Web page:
Following the outcry, though, and a fear that the local economy – which now heavily relies on tourism – would be decimated and the newly extended airport be rendered a white elephant, the ban mooted for January 2020 was lifted. Now under discussion are perhaps even more controversial plans to charge visitors a steep fee for entering the national park. Local rumour in the bars of Labuan Bajo – where boat drivers and guides while away the steamy nights – has talk of it being as high as US$1,000 per person, compared to the existing US$10. Even the governor of the region, Viktor Laiskodat, has suggested a US$500 per person levy.
There are alternatives to cruising. I travelled here with UK operator Experience Travel Group, who specialise in low impact tourism that closely follows local guidance. Co-Founder Sam Clark explains: “Large numbers arriving at once from cruise ships is an issue that has rightly been taken on by the authorities.” That said, he adds, “Tourism is an important source of income for the local population and crucial for the continued existence of these magnificent creatures. Privately guided trips ensure you can rest safe in the knowledge that your trip has contributed to the solution and not the problem.”
The cruise industry, however, maintains ships can still visit places like Komodo in a responsible fashion. Andy Harmer, UK & Ireland director of industry body CLIA, said: “Ships that call to remote destinations tend to be smaller vessels, and port visits are always controlled and organised many months in advance to distribute cruise ship arrivals. CLIA cruise lines play a leadership role in responsible tourism and work closely with local port authorities, such as park rangers, to ensure the protection of the destinations ships visit across the globe.”
Silversea is one such cruise line visiting Komodo Island, and senior vice president, Expeditions, Tour Operating and Destination Management, Conrad Combrink says visits allow the line to foster a mutually beneficial relationship with the local comunities and the authorities: “We have very high standards when it comes to wildlife viewing. When visiting Komodo, our staff support the local guides, respecting the local regulations and ensuring our guests follow the rules. We have a very good relationship with the national park, as well as our local partners, Cruise Asia, who assist us locally in Indonesia to arrange our visits.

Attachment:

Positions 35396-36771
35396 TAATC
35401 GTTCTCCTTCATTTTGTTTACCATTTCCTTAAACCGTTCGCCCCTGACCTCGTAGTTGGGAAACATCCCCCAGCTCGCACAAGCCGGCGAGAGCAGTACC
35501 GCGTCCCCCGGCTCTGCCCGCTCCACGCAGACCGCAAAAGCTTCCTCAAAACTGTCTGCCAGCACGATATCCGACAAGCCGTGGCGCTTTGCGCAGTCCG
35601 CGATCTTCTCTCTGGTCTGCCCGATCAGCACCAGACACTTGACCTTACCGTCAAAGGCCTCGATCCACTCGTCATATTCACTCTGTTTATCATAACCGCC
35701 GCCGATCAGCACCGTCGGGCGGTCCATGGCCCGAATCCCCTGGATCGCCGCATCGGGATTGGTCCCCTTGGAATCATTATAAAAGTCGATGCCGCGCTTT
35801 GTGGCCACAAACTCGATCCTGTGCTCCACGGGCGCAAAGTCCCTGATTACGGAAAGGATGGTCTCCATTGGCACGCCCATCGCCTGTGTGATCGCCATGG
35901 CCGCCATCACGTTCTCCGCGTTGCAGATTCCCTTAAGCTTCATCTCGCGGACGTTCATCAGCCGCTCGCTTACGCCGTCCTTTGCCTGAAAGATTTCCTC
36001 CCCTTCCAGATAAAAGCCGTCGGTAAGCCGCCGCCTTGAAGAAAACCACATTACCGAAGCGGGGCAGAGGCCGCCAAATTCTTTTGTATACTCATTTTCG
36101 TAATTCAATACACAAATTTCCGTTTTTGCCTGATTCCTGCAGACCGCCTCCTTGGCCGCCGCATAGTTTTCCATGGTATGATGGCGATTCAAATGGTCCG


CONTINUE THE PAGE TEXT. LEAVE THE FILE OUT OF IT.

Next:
“The feedback from the local community and park management has always been very positive after our visits. We regularly get feedback on how impressed the guides are with our guests and how prepared they are for the visit, with information about the animals, but also about guidelines and regulations within the national park.”
However, he acknowledges that not all visitors show the same level of respect: “The guides frequently share comments on big tourist groups, who demonstrate no understanding and respect for the flora and fauna, and the locals. This has caused and continues to cause frustrations, mainly – and first of all – due to the lack of respect, which for us is the key to open and understand a destination. Without this, you may see things but won’t experience them. And that is for our guests most important – to really experience a destination.”
Telegraph Travel’s Benjamin Parker recently visited Komodo Island on a cruise and said: “I expected to arrive and be angry with the situation but I didn’t find it particularly confronting, the park didn’t seem overwhelmed and the locals could at least make some money from cruise visitors. The Indonesian government seems to be softening its stance. It just needs to be policed properly. And of course, Komodo National Park isn’t just Komodo Island. It’s three larger islands and 26 smaller ones.”
The threat of an outright ban on one or even all of the islands remains. As do myriad questions, not least would cruise companies absorb a steep visitor levy, or indeed would passengers be willing to fork out for it? Indeed should cruise ships sail to the islands at all? Those with their mind set on cruising to Komodo for now can, but there are already more sustainable alternatives.